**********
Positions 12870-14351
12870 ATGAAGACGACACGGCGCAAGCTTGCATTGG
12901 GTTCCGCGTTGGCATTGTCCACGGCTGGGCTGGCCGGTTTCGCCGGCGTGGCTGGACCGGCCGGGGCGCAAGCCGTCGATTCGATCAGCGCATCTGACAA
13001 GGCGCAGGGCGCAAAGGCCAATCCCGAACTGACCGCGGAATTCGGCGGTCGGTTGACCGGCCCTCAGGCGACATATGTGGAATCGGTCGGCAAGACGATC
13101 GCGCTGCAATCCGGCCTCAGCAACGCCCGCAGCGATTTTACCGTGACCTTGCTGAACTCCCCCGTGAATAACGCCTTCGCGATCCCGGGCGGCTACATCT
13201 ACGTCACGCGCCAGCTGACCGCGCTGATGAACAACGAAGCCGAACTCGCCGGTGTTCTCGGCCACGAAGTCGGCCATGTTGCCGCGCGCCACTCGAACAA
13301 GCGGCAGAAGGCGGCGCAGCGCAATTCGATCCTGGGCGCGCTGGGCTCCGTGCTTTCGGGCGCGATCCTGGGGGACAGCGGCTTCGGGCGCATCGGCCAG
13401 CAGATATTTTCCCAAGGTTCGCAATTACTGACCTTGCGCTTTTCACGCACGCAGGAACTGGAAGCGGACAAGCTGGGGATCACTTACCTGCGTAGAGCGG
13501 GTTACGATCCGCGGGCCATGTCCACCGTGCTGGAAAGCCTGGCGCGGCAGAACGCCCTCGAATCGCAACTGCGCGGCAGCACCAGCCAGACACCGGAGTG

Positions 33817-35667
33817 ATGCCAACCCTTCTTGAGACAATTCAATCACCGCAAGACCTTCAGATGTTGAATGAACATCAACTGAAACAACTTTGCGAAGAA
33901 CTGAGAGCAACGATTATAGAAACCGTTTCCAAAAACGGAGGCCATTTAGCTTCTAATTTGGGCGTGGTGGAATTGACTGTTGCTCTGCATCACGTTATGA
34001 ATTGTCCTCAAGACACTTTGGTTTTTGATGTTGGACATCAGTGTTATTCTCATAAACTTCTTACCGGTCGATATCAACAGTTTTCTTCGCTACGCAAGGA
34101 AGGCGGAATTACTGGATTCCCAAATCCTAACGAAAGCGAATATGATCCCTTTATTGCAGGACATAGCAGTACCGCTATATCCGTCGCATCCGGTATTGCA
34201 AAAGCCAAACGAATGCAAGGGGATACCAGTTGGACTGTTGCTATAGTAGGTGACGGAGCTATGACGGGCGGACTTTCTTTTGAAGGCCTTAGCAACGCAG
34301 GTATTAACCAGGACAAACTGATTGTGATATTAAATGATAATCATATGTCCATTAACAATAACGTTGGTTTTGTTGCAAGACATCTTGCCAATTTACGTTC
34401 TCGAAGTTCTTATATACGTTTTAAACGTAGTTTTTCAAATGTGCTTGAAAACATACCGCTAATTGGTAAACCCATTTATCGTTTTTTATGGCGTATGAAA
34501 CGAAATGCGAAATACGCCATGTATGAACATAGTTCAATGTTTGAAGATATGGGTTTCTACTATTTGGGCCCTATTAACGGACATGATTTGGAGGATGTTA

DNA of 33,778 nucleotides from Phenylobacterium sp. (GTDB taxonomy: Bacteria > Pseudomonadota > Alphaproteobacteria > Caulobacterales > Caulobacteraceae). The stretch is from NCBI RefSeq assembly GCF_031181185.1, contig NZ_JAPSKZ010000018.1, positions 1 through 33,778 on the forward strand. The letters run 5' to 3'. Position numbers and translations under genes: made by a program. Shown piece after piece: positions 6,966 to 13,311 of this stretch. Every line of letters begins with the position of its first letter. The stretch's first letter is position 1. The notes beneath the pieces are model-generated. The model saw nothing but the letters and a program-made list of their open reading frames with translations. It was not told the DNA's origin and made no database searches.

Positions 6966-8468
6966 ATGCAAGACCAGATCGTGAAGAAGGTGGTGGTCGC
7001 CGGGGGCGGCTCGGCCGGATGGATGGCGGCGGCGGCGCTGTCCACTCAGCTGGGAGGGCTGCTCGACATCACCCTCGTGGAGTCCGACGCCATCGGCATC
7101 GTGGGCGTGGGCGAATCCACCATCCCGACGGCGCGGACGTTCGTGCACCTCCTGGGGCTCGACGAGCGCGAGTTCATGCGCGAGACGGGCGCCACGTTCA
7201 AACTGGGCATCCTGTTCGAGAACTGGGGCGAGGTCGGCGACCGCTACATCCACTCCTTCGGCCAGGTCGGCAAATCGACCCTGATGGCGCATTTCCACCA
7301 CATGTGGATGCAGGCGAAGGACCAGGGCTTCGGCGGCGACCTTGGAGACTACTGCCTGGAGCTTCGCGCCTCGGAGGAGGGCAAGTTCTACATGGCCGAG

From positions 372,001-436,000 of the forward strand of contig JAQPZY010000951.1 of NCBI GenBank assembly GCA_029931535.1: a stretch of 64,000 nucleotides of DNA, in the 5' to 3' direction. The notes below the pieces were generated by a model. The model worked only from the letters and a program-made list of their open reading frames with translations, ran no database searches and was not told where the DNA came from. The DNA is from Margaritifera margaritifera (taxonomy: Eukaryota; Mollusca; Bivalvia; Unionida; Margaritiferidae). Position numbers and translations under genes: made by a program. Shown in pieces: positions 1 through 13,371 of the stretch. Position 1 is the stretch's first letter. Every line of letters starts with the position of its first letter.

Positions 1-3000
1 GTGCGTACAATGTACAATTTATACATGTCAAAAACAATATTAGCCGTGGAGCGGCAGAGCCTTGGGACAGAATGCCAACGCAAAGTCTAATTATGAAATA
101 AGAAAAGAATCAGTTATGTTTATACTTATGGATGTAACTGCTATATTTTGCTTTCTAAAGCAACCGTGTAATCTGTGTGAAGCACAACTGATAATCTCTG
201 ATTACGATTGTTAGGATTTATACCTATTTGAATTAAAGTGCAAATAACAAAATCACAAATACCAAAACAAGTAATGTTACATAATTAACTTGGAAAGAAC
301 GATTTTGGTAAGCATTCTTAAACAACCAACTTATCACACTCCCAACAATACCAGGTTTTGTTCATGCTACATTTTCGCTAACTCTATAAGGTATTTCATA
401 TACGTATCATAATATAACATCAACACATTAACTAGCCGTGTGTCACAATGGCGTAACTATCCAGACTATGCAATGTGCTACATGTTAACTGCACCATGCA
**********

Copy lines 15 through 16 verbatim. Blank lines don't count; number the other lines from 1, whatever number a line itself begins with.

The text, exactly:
34201 AAAGCCAAACGAATGCAAGGGGATACCAGTTGGACTGTTGCTATAGTAGGTGACGGAGCTATGACGGGCGGACTTTCTTTTGAAGGCCTTAGCAACGCAG
34301 GTATTAACCAGGACAAACTGATTGTGATATTAAATGATAATCATATGTCCATTAACAATAACGTTGGTTTTGTTGCAAGACATCTTGCCAATTTACGTTC